Germanicus wished to pursue the remnants of the German army farther west, but Tiberius ordered him to return to Rome. Always the loyal servant, Germanicus returned to Rome. On the way back, Germanicus found the remains of the 17th, 18th, and 19th Legions, who had been butchered several years before. Showing that he was truly a man of great honor, Germanicus buried the men with the highest honors that Rome could bestow. Despite his many heroic victories and extreme popularity with the Roman people and military, the treacherous and jealous Tiberius had Germanicus murdered in AD 19.
Germanicus was one of Rome's mightiest warriors, and in battle he used his two-handed battle-axe to cut his enemies into pieces, leaving behind bloodied remains for the carrion buzzards. Germanicus is so feared on the battlefield that just the sound of his ferocious battle roar is enough to strike terror into the hearts of enemy soldiers, causing them to flee from the battlefield. With each new level, Germanicus' battle roar becomes even more terrifying and powerful. Germanicus can absorb an extreme amount of damage, drawing attention away from the more vulnerable units in his army.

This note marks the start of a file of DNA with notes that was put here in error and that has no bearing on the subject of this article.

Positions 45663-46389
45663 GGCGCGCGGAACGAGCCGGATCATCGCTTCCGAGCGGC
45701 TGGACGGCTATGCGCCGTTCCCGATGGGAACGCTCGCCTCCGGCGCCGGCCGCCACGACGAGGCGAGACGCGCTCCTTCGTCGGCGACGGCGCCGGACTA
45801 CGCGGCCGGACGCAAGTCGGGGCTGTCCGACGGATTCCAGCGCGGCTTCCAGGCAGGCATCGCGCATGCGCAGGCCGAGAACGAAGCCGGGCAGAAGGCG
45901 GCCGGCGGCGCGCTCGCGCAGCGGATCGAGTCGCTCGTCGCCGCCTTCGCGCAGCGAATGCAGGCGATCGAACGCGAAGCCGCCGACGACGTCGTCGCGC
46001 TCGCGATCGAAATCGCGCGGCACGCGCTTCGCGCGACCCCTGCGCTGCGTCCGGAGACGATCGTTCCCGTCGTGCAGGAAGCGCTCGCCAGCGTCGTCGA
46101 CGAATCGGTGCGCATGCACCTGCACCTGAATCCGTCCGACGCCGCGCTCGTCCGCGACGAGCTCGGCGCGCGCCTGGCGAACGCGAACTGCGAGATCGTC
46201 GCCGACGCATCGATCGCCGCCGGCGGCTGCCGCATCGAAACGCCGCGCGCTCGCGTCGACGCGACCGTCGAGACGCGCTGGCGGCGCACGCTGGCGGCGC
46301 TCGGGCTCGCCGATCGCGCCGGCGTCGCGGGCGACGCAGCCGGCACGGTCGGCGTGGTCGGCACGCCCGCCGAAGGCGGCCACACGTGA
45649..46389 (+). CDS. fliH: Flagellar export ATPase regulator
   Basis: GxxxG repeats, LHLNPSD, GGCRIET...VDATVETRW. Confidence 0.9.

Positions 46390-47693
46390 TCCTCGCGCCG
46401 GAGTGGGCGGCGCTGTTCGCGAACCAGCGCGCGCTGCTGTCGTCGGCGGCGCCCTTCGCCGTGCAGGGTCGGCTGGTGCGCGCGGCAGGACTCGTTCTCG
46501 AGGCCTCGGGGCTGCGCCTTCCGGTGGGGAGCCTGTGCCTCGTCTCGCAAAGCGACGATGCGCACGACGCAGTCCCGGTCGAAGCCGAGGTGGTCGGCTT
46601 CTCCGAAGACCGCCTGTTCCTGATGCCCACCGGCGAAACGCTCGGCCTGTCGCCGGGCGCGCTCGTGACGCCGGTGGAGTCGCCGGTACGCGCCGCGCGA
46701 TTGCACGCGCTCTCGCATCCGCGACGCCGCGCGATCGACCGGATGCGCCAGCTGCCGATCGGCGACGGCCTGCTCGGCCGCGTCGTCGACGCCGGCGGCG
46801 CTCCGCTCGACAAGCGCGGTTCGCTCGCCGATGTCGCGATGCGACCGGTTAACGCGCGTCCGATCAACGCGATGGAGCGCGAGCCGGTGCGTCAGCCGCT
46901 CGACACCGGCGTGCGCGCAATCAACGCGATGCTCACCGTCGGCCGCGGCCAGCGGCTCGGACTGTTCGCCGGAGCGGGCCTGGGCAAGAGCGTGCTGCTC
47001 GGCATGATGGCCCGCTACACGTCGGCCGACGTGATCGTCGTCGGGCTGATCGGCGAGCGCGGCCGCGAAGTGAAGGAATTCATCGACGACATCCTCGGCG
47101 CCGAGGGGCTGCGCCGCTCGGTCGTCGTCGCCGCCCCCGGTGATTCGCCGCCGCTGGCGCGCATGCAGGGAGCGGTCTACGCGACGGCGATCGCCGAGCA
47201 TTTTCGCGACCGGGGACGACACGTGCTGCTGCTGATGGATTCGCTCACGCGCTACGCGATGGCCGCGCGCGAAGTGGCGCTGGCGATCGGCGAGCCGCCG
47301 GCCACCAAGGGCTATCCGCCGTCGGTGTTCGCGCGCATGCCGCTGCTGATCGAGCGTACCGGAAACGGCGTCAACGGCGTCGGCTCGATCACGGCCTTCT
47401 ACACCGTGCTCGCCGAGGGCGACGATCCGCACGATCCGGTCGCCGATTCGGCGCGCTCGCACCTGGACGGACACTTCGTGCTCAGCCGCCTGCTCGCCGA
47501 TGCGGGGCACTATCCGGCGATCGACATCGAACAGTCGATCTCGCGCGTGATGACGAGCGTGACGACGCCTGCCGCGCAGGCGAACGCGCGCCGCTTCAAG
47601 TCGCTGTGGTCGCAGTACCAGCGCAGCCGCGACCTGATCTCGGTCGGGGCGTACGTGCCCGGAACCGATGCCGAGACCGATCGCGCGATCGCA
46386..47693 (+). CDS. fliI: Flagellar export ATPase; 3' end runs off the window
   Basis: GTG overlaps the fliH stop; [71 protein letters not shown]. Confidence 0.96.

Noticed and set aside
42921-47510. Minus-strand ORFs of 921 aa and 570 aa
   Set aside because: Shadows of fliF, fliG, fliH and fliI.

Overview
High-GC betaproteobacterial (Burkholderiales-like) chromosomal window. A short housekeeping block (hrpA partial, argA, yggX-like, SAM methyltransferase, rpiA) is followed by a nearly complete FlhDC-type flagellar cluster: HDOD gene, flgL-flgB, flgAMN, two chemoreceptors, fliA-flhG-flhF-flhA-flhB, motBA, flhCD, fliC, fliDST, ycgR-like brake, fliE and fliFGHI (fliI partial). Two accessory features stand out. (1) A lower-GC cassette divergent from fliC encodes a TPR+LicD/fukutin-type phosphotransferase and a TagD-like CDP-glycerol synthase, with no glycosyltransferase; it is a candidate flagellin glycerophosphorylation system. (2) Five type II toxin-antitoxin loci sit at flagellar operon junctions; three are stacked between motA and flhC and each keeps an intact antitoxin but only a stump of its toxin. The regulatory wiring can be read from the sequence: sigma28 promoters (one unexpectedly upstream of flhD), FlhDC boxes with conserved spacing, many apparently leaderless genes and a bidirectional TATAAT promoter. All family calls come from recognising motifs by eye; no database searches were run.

Imperial Praetorian: Trained until they are masters of all forms of sword-based combat, these elite swordsmen specialize in attacking and conquering outposts. They are the core of the Roman legions.
Imperial Triarii: Although they are more than capable attackers, the Imperial triarii specialize in forming a solid line of defense. Their long spears make them extremely effective at eliminating enemy cavalry.
Imperial Archer: Seeking to honor the god Apollo, Imperial archers pride themselves in being the best archers on any field of battle. They are deadly when attacking spear infantry and formations. Their primary weakness is enemy cavalry.